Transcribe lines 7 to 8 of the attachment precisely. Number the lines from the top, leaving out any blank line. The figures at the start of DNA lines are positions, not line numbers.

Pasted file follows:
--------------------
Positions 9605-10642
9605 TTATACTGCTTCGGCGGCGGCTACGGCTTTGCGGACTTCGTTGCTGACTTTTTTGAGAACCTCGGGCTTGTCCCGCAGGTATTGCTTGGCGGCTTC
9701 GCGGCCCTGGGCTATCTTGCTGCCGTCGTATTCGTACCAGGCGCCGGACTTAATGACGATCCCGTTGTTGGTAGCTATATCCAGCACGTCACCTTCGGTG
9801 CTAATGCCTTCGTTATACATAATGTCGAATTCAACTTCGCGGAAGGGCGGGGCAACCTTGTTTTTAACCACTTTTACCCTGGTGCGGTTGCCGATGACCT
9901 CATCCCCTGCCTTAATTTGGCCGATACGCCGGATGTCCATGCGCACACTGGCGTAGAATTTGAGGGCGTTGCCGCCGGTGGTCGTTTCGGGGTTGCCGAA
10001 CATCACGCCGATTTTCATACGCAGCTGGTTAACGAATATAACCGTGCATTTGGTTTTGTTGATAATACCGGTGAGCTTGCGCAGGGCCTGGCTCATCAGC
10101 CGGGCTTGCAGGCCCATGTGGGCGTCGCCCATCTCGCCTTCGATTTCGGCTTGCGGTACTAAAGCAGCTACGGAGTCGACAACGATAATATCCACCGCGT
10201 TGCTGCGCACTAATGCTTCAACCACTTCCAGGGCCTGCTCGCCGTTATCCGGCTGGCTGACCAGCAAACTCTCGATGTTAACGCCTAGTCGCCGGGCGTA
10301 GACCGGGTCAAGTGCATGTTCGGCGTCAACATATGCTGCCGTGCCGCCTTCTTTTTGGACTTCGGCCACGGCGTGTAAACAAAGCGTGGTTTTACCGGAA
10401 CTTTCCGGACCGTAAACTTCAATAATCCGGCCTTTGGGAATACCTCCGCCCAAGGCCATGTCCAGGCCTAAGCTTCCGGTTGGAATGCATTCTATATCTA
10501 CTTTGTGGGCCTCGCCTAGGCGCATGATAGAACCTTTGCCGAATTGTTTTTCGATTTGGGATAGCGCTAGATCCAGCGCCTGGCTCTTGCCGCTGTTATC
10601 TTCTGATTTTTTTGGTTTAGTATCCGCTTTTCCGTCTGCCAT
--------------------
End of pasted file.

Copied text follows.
10101 CGGGCTTGCAGGCCCATGTGGGCGTCGCCCATCTCGCCTTCGATTTCGGCTTGCGGTACTAAAGCAGCTACGGAGTCGACAACGATAATATCCACCGCGT
10201 TGCTGCGCACTAATGCTTCAACCACTTCCAGGGCCTGCTCGCCGTTATCCGGCTGGCTGACCAGCAAACTCTCGATGTTAACGCCTAGTCGCCGGGCGTA